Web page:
FAIRFIELD, Conn. — Fairfield native Kristen Santos is poised for the U.S. Olympic team trials in speedskating this weekend, despite suffering a devastating hand injury at the World Cup in China just weeks ago.
The 2012 Fairfield Warde High School graduate is training eight hours a day in Salt Lake City for her chance at joining the U.S. team in South Korea.
“It’s something I have to just work through,” said the 23-year-old. “I’m just happy to be able to skate at trials.”
Santos was in a race at the World Cup in November, when another skater accidentally fell on her, raking a skate across Santos’ left hand. Santos suffered cut tendons in her wrist and fingers, forcing her to wear a cast while the injuries heal.
Short track speedskaters use their left hands when they pivot around curves and Santos — a two-time Junior National Champion — has had to adjust to the change in her form.
But the injury hasn’t dampened the skater’s spirits or determination to succeed at her favorite sport.
“Honestly, it’s a really thrilling sport,” she said, noting top contenders reach speeds of 30 m.p.h. “I love the speed.”
Santos started figure skating at the tender age of three, taking lessons at Bridgeport’s Wonderland of Ice.
But a Disney ad extolling the merits of speedskating caught her eye when she was nine and her mother went on the hunt for places to try the sport near their Villa Avenue home.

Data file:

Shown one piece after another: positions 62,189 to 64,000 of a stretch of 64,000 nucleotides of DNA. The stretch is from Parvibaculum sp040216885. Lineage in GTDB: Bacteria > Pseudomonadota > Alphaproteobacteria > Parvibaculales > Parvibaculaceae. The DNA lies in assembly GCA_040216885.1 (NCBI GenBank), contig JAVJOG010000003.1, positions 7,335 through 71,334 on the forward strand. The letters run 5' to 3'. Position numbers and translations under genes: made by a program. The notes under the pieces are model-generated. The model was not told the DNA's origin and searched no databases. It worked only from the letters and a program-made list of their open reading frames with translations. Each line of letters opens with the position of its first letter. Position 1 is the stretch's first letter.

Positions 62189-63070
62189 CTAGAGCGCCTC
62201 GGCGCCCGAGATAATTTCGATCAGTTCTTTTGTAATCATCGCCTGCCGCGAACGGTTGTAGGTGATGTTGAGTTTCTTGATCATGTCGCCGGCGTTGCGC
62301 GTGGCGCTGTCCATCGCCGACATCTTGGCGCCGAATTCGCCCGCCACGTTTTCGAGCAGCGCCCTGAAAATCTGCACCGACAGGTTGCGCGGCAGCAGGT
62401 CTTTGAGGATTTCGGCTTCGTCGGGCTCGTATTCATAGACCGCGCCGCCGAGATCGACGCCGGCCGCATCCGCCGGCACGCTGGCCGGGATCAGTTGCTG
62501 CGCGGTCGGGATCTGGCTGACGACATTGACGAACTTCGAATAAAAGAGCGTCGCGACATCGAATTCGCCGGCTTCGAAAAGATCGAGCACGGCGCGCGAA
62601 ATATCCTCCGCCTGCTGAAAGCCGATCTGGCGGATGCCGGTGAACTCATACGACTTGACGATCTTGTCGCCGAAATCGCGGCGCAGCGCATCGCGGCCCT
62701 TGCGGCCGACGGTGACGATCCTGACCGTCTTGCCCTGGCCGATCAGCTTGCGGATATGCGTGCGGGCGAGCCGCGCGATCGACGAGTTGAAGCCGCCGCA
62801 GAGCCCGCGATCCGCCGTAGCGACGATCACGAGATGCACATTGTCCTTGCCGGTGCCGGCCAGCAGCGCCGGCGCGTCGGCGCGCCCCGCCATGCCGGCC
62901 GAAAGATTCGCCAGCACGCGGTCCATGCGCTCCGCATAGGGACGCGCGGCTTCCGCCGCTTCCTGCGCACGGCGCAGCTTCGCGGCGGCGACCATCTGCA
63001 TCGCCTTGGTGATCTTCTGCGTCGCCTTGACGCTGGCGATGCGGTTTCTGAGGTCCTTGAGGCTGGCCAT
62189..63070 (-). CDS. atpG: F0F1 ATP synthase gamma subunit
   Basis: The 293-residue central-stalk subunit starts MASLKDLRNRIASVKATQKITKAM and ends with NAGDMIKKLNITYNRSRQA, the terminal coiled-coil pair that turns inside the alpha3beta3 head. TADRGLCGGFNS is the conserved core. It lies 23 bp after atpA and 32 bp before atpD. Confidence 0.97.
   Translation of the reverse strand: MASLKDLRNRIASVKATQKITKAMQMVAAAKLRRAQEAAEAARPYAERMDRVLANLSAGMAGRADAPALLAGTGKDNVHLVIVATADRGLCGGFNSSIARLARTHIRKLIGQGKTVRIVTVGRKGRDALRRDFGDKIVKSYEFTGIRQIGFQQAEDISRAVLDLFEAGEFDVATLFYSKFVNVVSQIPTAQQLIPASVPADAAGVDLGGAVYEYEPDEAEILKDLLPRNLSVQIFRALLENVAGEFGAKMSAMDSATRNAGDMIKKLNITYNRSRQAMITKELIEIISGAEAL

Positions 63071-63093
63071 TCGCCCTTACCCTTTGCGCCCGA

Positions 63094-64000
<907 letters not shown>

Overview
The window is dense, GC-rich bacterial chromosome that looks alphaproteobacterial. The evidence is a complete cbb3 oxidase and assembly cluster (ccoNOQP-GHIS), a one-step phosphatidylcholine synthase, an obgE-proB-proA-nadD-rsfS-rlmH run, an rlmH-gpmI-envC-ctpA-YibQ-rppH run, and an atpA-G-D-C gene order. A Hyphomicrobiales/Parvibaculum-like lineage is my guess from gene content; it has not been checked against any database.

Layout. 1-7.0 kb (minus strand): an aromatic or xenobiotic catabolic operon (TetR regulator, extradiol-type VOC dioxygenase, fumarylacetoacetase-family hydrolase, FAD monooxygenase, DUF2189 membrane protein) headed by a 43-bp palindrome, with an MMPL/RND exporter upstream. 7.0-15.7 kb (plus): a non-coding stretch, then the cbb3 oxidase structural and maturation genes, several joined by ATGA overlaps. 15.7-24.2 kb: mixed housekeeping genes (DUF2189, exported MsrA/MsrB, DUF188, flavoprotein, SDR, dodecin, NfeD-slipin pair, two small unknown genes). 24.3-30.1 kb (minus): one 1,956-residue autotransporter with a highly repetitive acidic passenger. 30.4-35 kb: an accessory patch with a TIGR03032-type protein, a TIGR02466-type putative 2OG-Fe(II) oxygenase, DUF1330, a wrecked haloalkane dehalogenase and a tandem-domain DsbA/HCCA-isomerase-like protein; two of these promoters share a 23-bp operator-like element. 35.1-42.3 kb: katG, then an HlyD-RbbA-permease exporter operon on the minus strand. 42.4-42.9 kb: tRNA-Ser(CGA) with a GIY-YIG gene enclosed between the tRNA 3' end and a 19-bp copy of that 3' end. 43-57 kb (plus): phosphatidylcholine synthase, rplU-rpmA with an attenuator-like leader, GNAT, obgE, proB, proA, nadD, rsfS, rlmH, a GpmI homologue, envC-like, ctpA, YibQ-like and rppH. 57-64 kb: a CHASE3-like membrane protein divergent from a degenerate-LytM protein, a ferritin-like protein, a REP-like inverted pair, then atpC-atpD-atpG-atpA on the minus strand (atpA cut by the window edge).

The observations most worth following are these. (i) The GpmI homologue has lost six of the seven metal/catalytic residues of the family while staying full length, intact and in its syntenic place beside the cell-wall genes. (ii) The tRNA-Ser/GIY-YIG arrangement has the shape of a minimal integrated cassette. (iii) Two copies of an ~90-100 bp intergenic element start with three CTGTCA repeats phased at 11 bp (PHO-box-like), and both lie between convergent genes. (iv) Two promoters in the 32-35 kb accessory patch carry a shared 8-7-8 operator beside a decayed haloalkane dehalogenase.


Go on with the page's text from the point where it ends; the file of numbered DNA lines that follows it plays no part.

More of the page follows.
She came up with Yale’s “The Whale,” all the way in New Haven.
“It was me and a ton of older people, people in their 40s and 50s trying to stay active,” Santos said, laughing. “My mom was, like, oh my god, she’s gonna hate this. But I ended up loving it.”
Santos started competing soon afterward and showed early promise. She traveled out to the University of Utah for college, hoping to juggle both studies and sports, but she’s since put school on hold while she makes her push for the Olympic squad.
Funding her grueling routine isn’t easy and Santos credits family for helping her reach for her dreams.
She’ also part of DICK’S Sporting Goods’ Contenders Program. As Team USA’s official sporting goods retail sponsor, the company has hired about 100 Olympic and Paralympic hopefuls, offering them flexible schedules and competitive wages while they train.
“Sometimes you can only work for a couple hours at a time,” Santos said. “They give us that ability. They understand our sport comes first.”
A typical day finds Santos at the rink at 8 a.m. to warm up for a two-hour ice session, followed by two more hours of running, biking or weight training. Then it’s off to lunch or work and a second four-hour training session in the afternoon.
On Dec. 15, she’ll join others — many of whom are friends — vying for only three spots on the U.S. women’s speed skating team.
What are her chances?
“It’s an unpredictable sport,” she said. “Anything can happen.”
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